Why North is Best
Five Mile Swimming Hole, just south of Cardwell: A tunnel of green leads upstream to riffles above the cool clear waterhole. It beckons. Sweat appears from pores, swells and grows, breaks the bounds of surface tension, joins other drops, runs in sheets down my arms. It has been difficult to grasp Zippy’s handlebars. We decide on a break. Splash. Oh my. No crocs here? A sign warns of a spiny poisonous fish lurking in the rocks, but makes no mention of crocs. Float. Watch gum leaves slowly turn in the lazy current, small birds drink on the fly, brilliant blue butterflies visit, dapples of sunlight spread gold and bronze on the rocks below. I know why the locals brave poison fish, maybe crocs, to swim here; what better place to die than in heaven.
Cardwell. It is a rainy morning in the library. I thumb through a book on sailing, standing at the open shutters (no glass needed here) of the classic old Queensland building. The rain pounds, drums powerfully on the corrugated roof; outside large sleek green leaves of tropical plants shine silver with cascading water, yellow blossoms stay open, waiting for the honeyeaters after the deluge. The air is sweet and close, cooler, comforting, welcoming. I don’t contain a sigh. The librarian looks at me, questioning.
Mission Beach. A morning run on the beach. Patches of white sea foam, the bubbles iridescent pink and green, scud before a fresh southeaster on fine-grained pumpkin coloured sand. Rain blackened sky overtakes our bare footprints, cool drops find our shoulders, the backs of our legs. Breathing easy, striding easy, the palm fringed beach curves into the distant whitecaps. A patch of sun moves quickly out to sea bearing a silver crown of rain. We stop to stretch, sheltered from the blowing rain by a bowed coconut palm curving out over the sand, torn from the rainforest bank by a cyclone. Tight muscles ease as the showers continue north and we turn south beside the surf. It is gentle here, the ocean swells of the Coral Sea tamed by the Great Barrier Reef. Another low pressure cell moves sheets of rain in front of Dunk Island, breaking the mountain contours, smudging the surface of the sea. We could run like this forever…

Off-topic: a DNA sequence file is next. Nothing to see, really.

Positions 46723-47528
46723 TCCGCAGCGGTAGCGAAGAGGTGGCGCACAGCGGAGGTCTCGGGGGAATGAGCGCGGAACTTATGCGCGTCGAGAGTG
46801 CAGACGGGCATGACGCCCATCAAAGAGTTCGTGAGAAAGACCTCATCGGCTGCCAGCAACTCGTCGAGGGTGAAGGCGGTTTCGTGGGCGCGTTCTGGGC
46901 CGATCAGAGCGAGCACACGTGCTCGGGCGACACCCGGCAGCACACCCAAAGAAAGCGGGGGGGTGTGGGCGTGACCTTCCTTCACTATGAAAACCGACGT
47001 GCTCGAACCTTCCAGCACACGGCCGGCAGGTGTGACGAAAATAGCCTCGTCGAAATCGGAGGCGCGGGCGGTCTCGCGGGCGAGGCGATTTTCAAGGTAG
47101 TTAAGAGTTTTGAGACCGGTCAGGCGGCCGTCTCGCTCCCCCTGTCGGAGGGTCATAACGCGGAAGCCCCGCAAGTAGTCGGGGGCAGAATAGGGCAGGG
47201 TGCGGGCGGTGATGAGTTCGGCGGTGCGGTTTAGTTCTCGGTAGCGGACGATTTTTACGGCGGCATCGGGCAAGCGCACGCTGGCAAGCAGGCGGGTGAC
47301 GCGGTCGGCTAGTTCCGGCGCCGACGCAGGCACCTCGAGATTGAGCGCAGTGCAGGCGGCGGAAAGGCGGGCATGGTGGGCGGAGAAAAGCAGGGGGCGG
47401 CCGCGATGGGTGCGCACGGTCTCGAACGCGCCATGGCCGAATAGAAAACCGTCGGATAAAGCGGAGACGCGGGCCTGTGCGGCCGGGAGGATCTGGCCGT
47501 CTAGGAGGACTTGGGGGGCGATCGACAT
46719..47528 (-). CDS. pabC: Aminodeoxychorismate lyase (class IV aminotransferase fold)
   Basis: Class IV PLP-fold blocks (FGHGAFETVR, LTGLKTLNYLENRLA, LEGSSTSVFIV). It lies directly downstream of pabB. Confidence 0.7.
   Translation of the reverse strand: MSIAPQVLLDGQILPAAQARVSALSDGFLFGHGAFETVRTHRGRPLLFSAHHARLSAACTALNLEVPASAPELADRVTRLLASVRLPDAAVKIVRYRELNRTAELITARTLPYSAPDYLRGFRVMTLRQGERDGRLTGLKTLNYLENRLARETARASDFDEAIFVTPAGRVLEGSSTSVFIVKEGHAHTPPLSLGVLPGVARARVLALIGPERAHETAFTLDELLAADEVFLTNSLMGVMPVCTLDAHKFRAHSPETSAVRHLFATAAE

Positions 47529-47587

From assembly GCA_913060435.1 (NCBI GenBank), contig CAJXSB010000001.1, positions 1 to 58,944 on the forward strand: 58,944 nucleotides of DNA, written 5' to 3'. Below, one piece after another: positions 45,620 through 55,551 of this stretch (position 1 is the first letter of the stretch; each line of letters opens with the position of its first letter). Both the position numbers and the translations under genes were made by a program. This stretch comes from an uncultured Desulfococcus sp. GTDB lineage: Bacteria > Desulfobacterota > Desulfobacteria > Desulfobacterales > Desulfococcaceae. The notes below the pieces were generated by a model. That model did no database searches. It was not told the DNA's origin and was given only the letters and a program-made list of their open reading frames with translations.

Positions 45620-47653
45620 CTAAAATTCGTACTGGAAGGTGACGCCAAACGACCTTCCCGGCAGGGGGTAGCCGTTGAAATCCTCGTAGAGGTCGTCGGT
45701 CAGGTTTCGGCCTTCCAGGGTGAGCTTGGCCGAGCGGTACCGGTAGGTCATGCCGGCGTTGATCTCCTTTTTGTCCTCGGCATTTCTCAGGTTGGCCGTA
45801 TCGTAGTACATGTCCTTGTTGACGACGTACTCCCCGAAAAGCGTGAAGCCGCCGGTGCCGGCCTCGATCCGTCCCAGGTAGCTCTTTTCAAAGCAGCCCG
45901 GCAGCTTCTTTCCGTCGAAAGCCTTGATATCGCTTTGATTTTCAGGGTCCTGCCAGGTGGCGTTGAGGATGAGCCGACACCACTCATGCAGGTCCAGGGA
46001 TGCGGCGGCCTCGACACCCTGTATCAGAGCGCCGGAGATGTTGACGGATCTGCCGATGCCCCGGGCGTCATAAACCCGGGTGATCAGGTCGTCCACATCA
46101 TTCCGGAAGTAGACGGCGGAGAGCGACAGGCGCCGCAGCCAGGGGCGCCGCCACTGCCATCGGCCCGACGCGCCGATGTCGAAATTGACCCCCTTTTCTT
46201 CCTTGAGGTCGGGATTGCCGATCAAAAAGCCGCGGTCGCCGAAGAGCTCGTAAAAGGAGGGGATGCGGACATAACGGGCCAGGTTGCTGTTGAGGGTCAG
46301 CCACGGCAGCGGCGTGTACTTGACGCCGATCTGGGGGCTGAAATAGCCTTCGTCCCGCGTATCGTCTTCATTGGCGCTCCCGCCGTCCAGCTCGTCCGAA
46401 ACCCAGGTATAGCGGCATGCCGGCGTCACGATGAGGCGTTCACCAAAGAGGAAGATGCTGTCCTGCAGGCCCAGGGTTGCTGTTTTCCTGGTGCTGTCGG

You’re likely to see a cattle anywhere in Queensland.
Death By Cassowary, Almost
We walk in the tropic rainforest near Mission Beach, pushing Zippy. Suddenly, a flash on the trail ahead; a juvenile cassowary shadow boxes small trees. We are stunned. And then we see another juvenile just inside the bush. We never really expected to see the rare flightless bird, and are thrilled, and nervous. A flash of blue and red announces the protective father. Oops. These birds reach shoulder height and weigh up to 50 kilos, and their sharp middle claw is capable of serious damage. We have been warned, against the remote possibility of encountering one. I decide to sacrifice Zippy, putting him across the trail in front of us. The feisty juvenile advances on Zippy who I reckon he sees as a foe, or at least a sparing partner. “Stop!” I say, and extend my palm to his beak just on the other side of Zippy. It works. He looks at me and moves around us. Dad comes closer, but decides we are not a danger to his charges, and the three move off slowly, foraging for fruit. Whew!
Later in the day we rode Zippy about five kilometers along a muddy rainforest trail, and saw two more cassowaries. Somewhere along the way, Rusty, the little clip-on koala that our friends in Canberra gave us, decided he didn’t want to go to America, and hitched a ride on a wait-awhile vine along the way. I hope he can find enough gum leaves. With our bald tyres, the ride was a bit of a thrill: mud and slick roots, more rocks than expected and a crotch deep stream crossing. The next day we took another hike through the rainforest and along a beach beside the Coral Sea. It rained several times. I love the rain here. It is warm, even in autumn now daytime temps are around 30C (85 or so F) and a rain shower is welcomed. I’m also getting accustomed to the humidity, and particularly enjoy how much it strengthens the sweet and spicy scents of the tropics.